The probability that the hardest interaction, i.e. the one with highest $x_{\perp}$, is at $x_{\perp 1}$, is now given by

f(x_{\perp 1}) \exp \left\{ - \int_{x_{\perp 1}}^1
f(x'_{\perp}) \, \d x'_{\perp} \right\} ~,
\end{displaymath} (205)

i.e. the naïve probability to have a scattering at $x_{\perp 1}$ multiplied by the probability that there was no scattering with $x_{\perp}$ larger than $x_{\perp 1}$. This is the familiar exponential dampening in radioactive decays, encountered e.g. in parton showers in section [*]. Using the same technique as in the proof of the veto algorithm, section [*], the probability to have an $i$:th scattering at an $x_{\perp i} < x_{\perp i-1} < \cdots < x_{\perp 1} < 1$ is found to be
f(x_{\perp i}) \, \frac{1}{(i-1)!} \left( \int_{x_{\perp i}}...
...int_{x_{\perp i}}^1 f(x'_{\perp}) \, \d x'_{\perp} \right\} ~.
\end{displaymath} (206)

The total probability to have a scattering at a given $x_{\perp}$, irrespectively of it being the first, the second or whatever, obviously adds up to give back $f(x_{\perp})$. The multiple interaction formalism thus retains the correct perturbative QCD expression for the scattering probability at any given $x_{\perp}$.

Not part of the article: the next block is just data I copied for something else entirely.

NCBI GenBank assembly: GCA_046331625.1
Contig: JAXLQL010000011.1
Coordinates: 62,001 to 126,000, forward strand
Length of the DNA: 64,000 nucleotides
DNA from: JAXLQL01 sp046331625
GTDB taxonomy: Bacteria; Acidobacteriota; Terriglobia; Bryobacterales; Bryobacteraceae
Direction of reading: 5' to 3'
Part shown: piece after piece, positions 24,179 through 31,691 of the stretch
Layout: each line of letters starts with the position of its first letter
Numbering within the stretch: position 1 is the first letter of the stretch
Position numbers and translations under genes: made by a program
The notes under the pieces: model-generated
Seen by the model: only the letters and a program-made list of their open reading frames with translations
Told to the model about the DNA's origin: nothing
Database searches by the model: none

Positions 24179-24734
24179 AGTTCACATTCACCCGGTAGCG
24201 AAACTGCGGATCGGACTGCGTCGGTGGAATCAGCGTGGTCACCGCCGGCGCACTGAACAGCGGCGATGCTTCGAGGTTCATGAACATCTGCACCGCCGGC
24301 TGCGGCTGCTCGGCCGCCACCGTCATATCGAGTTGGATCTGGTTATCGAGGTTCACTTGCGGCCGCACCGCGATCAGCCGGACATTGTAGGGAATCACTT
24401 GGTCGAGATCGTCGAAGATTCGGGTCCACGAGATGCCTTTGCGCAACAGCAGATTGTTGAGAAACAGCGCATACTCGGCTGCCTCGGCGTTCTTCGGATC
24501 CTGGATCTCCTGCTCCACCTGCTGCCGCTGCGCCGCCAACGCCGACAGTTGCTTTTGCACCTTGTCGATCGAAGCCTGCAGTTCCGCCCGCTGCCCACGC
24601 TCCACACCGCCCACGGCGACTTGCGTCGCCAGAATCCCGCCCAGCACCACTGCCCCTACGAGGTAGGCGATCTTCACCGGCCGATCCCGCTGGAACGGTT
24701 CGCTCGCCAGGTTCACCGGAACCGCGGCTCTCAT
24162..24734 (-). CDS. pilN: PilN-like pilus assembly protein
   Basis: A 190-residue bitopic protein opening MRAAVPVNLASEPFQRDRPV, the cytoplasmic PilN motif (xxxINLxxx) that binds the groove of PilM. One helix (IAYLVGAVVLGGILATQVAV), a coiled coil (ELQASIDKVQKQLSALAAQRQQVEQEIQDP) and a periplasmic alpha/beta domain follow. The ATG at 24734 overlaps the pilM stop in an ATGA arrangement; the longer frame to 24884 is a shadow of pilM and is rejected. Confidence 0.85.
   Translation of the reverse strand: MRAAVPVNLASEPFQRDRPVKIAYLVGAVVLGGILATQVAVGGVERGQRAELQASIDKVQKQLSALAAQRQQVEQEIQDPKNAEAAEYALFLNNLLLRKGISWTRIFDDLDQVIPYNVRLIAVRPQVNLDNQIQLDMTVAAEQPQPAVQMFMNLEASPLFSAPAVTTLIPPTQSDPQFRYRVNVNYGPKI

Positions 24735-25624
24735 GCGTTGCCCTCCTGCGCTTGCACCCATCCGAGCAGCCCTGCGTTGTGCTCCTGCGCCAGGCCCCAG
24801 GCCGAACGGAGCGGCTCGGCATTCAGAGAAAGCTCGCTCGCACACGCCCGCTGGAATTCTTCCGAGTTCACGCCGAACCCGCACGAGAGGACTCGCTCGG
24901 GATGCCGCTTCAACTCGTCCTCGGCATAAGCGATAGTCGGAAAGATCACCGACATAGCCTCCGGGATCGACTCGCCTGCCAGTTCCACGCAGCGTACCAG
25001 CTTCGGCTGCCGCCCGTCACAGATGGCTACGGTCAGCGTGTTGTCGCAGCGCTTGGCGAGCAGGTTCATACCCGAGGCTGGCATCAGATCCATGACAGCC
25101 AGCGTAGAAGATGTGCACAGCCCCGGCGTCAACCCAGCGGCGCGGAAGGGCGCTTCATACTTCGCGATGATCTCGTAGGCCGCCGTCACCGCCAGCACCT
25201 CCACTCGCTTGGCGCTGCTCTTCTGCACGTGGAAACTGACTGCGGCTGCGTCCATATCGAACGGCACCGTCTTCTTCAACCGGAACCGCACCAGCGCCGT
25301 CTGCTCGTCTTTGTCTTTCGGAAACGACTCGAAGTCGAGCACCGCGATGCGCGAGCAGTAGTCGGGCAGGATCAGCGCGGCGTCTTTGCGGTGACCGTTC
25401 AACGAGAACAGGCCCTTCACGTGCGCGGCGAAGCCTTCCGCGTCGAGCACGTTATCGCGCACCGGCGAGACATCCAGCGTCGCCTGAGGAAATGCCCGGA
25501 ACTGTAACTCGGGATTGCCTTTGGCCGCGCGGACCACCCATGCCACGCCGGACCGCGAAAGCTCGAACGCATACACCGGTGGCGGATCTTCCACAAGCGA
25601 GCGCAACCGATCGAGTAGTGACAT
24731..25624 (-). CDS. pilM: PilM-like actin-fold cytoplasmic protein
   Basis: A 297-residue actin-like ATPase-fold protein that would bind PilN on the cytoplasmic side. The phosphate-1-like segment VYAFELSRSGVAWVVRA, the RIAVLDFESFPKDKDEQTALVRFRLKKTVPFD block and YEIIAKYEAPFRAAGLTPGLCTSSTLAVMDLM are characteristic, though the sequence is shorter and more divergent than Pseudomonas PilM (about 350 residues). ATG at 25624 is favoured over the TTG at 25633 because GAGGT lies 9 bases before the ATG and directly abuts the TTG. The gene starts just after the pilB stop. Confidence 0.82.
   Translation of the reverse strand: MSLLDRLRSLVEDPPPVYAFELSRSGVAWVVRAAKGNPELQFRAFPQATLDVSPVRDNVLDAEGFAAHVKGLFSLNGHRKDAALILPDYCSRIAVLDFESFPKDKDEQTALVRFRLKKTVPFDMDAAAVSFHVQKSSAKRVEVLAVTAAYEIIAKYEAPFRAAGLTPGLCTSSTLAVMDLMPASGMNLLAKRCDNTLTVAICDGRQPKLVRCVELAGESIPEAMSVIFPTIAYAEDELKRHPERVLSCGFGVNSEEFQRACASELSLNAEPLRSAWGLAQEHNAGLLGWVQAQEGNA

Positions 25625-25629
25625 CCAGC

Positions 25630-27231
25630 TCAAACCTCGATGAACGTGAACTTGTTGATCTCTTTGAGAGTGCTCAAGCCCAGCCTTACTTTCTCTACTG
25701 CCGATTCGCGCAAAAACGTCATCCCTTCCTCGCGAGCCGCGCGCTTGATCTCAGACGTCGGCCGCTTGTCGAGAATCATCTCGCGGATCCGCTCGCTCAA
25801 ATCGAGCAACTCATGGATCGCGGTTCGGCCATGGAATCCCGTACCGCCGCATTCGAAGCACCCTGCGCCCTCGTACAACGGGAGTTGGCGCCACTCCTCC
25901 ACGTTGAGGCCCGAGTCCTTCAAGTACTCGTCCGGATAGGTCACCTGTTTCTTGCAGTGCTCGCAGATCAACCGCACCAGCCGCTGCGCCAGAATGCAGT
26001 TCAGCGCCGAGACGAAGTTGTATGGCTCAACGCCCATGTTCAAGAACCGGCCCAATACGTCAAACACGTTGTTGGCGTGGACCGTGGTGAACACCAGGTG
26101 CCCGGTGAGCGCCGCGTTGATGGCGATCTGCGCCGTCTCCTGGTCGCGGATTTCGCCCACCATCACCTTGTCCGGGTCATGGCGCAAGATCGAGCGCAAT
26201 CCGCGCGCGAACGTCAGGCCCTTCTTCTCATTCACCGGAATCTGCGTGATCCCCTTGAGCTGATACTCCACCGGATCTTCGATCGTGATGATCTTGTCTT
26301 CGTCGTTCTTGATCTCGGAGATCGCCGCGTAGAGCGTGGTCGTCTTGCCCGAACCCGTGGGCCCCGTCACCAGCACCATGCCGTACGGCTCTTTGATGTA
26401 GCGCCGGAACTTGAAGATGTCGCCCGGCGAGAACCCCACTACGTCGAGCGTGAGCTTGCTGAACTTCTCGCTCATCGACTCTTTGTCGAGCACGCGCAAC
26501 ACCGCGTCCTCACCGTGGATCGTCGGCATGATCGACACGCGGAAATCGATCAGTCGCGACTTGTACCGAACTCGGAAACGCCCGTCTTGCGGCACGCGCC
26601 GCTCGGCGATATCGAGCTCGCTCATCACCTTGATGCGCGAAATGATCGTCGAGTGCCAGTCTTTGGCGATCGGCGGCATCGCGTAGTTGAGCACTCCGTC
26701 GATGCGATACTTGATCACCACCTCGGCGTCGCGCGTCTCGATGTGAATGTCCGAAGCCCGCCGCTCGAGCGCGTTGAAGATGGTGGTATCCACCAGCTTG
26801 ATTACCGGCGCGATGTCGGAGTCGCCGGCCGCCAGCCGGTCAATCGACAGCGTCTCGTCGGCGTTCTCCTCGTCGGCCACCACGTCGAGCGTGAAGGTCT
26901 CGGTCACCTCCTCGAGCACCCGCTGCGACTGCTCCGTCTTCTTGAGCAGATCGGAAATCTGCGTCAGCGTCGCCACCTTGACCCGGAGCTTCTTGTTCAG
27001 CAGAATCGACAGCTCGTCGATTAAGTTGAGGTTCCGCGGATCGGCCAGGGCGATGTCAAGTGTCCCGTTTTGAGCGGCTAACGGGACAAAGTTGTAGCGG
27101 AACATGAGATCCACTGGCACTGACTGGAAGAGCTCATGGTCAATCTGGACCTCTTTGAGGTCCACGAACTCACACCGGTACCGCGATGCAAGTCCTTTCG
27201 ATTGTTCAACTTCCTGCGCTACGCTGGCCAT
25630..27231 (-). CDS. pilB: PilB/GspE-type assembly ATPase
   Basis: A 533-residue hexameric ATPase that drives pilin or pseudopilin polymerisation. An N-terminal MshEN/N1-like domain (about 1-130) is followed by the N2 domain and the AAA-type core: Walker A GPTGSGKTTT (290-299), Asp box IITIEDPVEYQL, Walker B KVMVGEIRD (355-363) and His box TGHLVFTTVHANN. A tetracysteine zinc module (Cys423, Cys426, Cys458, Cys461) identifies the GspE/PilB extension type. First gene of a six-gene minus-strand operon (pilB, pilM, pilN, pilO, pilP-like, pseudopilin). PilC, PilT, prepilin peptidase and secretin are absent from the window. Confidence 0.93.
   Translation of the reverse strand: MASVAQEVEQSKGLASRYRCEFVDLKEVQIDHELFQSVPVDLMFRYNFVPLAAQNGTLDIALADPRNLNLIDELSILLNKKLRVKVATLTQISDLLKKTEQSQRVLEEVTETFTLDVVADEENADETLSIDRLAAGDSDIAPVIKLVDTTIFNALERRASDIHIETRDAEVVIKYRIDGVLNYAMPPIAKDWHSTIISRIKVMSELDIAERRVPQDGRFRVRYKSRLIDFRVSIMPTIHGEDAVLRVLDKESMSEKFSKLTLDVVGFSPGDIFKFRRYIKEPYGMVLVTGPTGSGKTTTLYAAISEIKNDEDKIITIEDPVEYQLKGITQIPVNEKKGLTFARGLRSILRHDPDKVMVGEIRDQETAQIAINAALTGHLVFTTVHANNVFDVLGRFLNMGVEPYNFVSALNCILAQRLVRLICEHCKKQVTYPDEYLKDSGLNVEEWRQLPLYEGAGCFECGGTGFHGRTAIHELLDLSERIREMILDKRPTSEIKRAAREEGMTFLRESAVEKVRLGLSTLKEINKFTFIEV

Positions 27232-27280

With the help of the integral

F(x_{\perp}) = \int_{x_{\perp}}^1 f(x'_{\perp}) \, \d x'_{\p...
\frac{\d\sigma}{\d p_{\perp}^2} \, \d p_{\perp}^2
\end{displaymath} (207)

(where we assume $F(x_{\perp}) \to \infty$ for $x_{\perp} \to 0$) and its inverse $F^{-1}$, the iterative procedure to generate a chain of scatterings $1 > x_{\perp 1} > x_{\perp 2} > \cdots > x_{\perp i}$ is given by
x_{\perp i} = F^{-1}(F(x_{\perp i-1}) - \ln R_i) ~.
\end{displaymath} (208)

Here the $R_i$ are random numbers evenly distributed between 0 and 1. The iterative chain is started with a fictitious $x_{\perp 0} = 1 $ and is terminated when $x_{\perp i}$ is smaller than $x_{\perp \mathrm{min}} = 2 p_{\perp\mathrm{min}}/ E_{\mathrm{cm}}$. Since $F$ and $F^{-1}$ are not known analytically, the standard veto algorithm is used to generate a much denser set of $x_{\perp}$ values, whereof only some are retained in the end. In addition to the $p_{\perp}^2$ of an interaction, it is also necessary to generate the other flavour and kinematics variables according to the relevant matrix elements.

Whereas the ordinary parton distributions should be used for the hardest scattering, in order to reproduce standard QCD phenomenology, the parton distributions to be used for subsequent scatterings must depend on all preceding $x$ values and flavours chosen. We do not know enough about the hadron wave function to write down such joint probability distributions. To take into account the energy `already' used in harder scatterings, a conservative approach is to evaluate the parton distributions, not at $x_i$ for the $i$:th scattered parton from hadron, but at the rescaled value